Bit-Slice Design: Controllers and ALUs

by Donnamaie E. White

Copyright © 1996, 2001, 2002 Donnamaie E. White



Table of Contents

1. Introduction

2. Simple Controllers

3. Adding Programming Support to the Controller

4. Refining the CCU

5. Evolution of the ALU

6. The ALU and Basic Arithmetic

7. Tying the System Together




The ALU and Basic Arithmetic

Last Edit November 1, 1996; May 1, 1999 ; July 15, 2001

Further Enhancements

If the Am2901 architecture is altered as follows then the design becomes that of the AMD Superslice™ RALU shown in Figure 6-1:

  1. add connections and controls to allow for vertical expansion of the scratchpad registers

  2. rearrange the Q shift and Q registers so that the ALU loads into the Q shift register directly
  3. move the RAM shift to the ALU output
  4. all data to eb input on the ALU B prot instead of the A port
  5. allow data to be output from the B port of the scratchpad, which requires a tristate buffering of that port
  6. allow data to be input directly into the scratchpad memory, bypassing the ALU
  7. share the G' and P' pins with SIGN and OVR
  8. enable the device to know if it the most, least, or middle significant digit, to allow arithmetic shifting
  9. increase the possible functions which the ALU can perform

Figure 6-1 Am2903 RALU

Figure 6-2 Sixteen-bit RALU with carry-lookahead

The Am2903 is more powerful than the Am2901. It has a richer instruction set, including nine special functions which use user-unaccessible internal controls to facilitate operations such as two's complement multiply, sign extend, and normilization. It can be used with an expanded scratchpad memory so that the RALU is no longer limited to 16 registers. The ability to identify a slice as to its significance contributes to the instructional power available. The Am29203 will [it did] feature additional special instructions (BCD arithmetic).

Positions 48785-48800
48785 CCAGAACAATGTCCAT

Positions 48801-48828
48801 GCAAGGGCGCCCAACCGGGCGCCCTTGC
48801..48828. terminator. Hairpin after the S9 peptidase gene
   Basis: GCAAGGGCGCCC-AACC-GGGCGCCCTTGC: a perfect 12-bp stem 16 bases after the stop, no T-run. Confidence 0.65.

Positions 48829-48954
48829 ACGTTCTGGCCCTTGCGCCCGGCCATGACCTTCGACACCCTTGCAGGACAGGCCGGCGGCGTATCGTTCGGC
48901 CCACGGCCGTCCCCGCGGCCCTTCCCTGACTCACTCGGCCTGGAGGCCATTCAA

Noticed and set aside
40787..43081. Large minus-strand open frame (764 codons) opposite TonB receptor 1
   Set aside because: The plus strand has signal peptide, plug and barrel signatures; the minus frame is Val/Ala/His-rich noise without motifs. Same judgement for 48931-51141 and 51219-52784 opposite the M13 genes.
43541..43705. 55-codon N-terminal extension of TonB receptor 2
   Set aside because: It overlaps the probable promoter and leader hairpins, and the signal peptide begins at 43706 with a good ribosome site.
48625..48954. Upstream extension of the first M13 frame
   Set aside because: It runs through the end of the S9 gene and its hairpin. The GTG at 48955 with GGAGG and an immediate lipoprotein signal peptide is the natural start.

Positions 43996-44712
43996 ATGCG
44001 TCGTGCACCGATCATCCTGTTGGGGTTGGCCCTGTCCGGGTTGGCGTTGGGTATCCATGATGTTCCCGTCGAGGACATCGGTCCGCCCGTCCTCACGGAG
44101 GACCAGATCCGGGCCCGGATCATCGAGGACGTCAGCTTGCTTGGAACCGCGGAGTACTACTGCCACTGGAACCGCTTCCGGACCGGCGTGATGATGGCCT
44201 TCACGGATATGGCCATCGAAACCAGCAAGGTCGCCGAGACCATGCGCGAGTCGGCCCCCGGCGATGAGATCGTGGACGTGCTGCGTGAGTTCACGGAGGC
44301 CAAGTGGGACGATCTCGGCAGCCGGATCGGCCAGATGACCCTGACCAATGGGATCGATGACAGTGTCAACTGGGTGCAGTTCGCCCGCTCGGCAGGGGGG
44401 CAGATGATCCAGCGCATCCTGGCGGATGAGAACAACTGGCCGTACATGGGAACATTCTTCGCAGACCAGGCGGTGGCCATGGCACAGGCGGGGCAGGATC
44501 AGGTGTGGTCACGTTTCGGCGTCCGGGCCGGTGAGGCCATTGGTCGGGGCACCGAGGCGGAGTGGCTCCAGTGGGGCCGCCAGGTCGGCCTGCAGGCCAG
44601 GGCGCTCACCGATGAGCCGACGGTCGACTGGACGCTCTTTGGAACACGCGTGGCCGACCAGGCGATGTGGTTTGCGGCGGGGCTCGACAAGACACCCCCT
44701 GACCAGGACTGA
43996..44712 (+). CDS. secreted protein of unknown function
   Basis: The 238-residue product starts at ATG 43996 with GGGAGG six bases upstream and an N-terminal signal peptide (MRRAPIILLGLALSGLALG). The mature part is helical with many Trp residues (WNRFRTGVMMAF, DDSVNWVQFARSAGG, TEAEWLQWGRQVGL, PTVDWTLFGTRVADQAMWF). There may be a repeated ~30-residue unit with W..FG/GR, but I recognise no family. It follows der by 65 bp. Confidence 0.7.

Like the Am2900 family in general, the Am2903 is a low-power Schottky device with tristate outputs. The Am2903 is in a 48-pin package. The Am2903A and the Am29203 are ECL internal and TTL external for higher speeds. [Remember that this was the 1970s-1980s.]

Instruction Fields

The basic 9-bit instruction field is broken up into subfields differently from the Am2901:

  • I5-8 identify the destination, shifting, etc.,
  • I1-4 identify the ALU function, and
  • I0 is a MUX select.. I0 normally appears with E'A amd OE'B as a 3-bit source select control field.

Instruction Set Extensions

The basic arithmetic and logic function set of the Am2903 has several extensions to that of the Am2901, including all HIGH, all LOW and the logical NAND and NOR functions (Table 6-1).

Table 6-1 Am2903 ALU Functions


There are two types of shifting possible owing to the identification of the significance of the slices. The logical shift shifts through all bit positions. The arithmetic shift shifts around the most significant bit position, i.e., the sign is undisturbed. The Am2903 data sheet provides a detailed table for the destination-shift control. Note that the source - ALU and destination control tables are valid only if:

For the case:

the special functions override the normal chip operations, with I5-8 as the function select control field.

Three-Address Operation

The Am2903 may be used to perform a three-address operation. The given A-B addresses are used as the source addresses and a third address used as the destination. The second and third addresses are input to a MUX whose selection is under colck control such that the B address is stable for the read and the C address is stable for the write.

The third address must be in a register. The actual WRITE takes place on the rising edge of the clock. See the Am2903 data sheet for control details. [Now out of print - we will atempt to find a historical copy.]

















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Copyright © September 1996, 1999, 2001, 2002 Donnamaie E. White White Enterprises